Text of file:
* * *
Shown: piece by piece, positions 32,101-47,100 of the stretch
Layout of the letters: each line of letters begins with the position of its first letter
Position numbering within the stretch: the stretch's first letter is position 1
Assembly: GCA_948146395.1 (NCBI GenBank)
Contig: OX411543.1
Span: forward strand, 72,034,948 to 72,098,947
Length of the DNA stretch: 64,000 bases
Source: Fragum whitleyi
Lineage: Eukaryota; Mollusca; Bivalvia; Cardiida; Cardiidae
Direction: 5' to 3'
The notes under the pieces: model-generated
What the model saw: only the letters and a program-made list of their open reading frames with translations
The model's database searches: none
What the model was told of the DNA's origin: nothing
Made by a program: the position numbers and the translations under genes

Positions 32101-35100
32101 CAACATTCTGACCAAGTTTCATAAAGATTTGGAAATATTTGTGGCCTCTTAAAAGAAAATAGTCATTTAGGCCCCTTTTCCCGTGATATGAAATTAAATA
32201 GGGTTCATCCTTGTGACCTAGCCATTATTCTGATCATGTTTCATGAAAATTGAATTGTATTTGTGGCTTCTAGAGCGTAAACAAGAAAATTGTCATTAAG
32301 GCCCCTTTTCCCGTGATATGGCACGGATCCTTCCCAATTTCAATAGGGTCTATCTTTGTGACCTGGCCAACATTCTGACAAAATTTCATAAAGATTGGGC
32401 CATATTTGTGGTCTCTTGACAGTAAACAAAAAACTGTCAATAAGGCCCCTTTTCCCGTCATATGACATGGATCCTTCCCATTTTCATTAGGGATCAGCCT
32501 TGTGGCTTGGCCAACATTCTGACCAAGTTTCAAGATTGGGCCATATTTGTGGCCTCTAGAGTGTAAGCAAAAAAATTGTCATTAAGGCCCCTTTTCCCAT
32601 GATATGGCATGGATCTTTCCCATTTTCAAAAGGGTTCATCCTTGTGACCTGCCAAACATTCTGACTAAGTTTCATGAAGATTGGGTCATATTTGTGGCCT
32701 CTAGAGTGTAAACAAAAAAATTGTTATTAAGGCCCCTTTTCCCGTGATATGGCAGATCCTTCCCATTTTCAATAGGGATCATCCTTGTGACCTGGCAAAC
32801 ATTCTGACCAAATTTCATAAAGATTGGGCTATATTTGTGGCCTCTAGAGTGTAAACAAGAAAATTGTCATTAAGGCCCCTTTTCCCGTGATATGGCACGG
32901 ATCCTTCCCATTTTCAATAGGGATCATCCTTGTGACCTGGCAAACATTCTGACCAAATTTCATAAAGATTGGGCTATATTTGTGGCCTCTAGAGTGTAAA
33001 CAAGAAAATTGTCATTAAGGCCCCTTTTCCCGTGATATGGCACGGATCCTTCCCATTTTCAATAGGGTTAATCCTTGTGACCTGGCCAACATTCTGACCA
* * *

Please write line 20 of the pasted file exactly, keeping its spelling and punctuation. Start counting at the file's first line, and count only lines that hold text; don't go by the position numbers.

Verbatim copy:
32401 CATATTTGTGGTCTCTTGACAGTAAACAAAAAACTGTCAATAAGGCCCCTTTTCCCGTCATATGACATGGATCCTTCCCATTTTCATTAGGGATCAGCCT